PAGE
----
Why do universities fail to integrate sustainability, when general stepping stones are available?

Recent studies looking at the integration of sustainable development in higher education showed that universities worldwide are struggling to execute a thorough, structural and systemic approach. Initiatives to integrate sustainability in higher education are often characterised by a bottom-up, ad-hoc, and piecemeal approach, mainly in the universities’ own operations (e.g. sustainability assessment, ecological footprint analysis) or in education (e.g. competences, sustainability courses). No doubt these initiatives have a valuable influence on the integration of SD, nevertheless university leaders often fail to incorporate the initiatives within their organisation.

A bottom-up approach has to be treasured to get the sustainability integration process going on, as without awareness and engagement the integration process would not be successful. However, if the bottom-up approach is not supported by a holistic plan at the university level, the integration might slow down, or stick at the level of ad-hoc initiatives without impact on the university system.

It is a bit strange to see universities are struggling to pass the level of ad-hoc initiatives and move on towards a systemic and structural approach. After all, the framework, guiding principles and key success factors of a structural integration process are well described in the literature. Examples are ample, e.g. within the context of change management in business, and also within the context of higher education.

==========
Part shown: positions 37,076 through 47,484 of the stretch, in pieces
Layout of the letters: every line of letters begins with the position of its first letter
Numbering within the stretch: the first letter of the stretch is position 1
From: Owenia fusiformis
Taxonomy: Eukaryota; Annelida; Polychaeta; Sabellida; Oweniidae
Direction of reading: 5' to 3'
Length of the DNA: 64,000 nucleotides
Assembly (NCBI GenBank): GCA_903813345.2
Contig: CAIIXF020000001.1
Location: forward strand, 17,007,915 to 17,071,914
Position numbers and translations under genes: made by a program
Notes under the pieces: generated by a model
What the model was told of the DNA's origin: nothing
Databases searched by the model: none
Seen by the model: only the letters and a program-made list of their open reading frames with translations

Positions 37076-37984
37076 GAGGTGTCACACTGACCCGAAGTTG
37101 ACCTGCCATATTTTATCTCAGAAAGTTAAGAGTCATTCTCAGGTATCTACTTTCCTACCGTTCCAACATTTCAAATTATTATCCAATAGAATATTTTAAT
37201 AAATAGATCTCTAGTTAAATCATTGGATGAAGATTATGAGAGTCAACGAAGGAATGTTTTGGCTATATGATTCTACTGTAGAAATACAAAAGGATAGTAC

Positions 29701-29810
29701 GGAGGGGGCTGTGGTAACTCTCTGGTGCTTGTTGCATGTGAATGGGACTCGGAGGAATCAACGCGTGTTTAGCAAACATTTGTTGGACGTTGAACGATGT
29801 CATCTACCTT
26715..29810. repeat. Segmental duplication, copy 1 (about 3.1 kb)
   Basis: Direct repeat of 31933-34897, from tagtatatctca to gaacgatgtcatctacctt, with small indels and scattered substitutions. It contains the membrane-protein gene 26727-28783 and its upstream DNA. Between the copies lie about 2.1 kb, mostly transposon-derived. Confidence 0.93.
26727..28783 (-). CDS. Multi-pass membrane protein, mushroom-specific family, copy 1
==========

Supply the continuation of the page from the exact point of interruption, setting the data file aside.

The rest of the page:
Often, university policy makers fail to see the bigger picture: how can this ad-hoc and bottom-up initiative be positioned within the framework of sustainable higher education? It might be helpful to clarify the sustainability integration process into a model, following the structure of a higher education institution, clustering key guiding principles and offering flexibility to use in the context of a single university.

Within the literature, several stepping stones, integration strategies or guiding principles towards sustainable higher education are identified, at different levels: policy, education, research, outreach, operations. An SD implementation model, following a logical structure and containing stepping stones, might help in framing the university’s efforts within the concept of sustainable higher education. Furthermore, it offers inspiration for universities to develop their own approach, as it is not possible to create a standard blueprint, applicable in every higher education institution.

The figure below presents such an SD implementation model, built upon seven stepping stones: (1) vision, (2) mission, (3) SD working group, (4) integration strategies for education, research & outreach, operations, (5) evaluation, (6) reporting, (7) certification & accreditation. For each stepping stone, the model offers some key criteria and guiding principles for the SD integration process. The model is not a static blueprint, but requires a personal translation at the level of a single higher education institution, or even a single unit within a bigger university.

Stepping Stones for Sustainable Higher Education

Read more

Lambrechts, W., Van den Haute, H. and Vanhoren, I. (2008). Making progress towards sustainable higher education: design of an implementation model with guiding principles. Paper presented at the Businet Annual Conference, Palma de Majorca, 12-15 November 2008.

Waas, T., Hugé, J., Ceulemans, K., Lambrechts, W., Vandenabeele, J., Lozano, R. and Wright, T. (2012). Sustainable Higher Education. Understanding and Moving Forward. Flemish Government – Environment, Nature and Energy Department, Brussels.

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3 responses to “Why do universities fail to integrate sustainability, when general stepping stones are available?

  1. Pingback: Sustainability Assessment in Higher Education | sustainable higher education·

  2. Pingback: Implementation project: ‘ECHO for a Sustainable Future – Transition towards Sustainable Higher Education’ | sustainable higher education·

  3. Pingback: A change management perspective on sustainable development in higher education | sustainable higher education·

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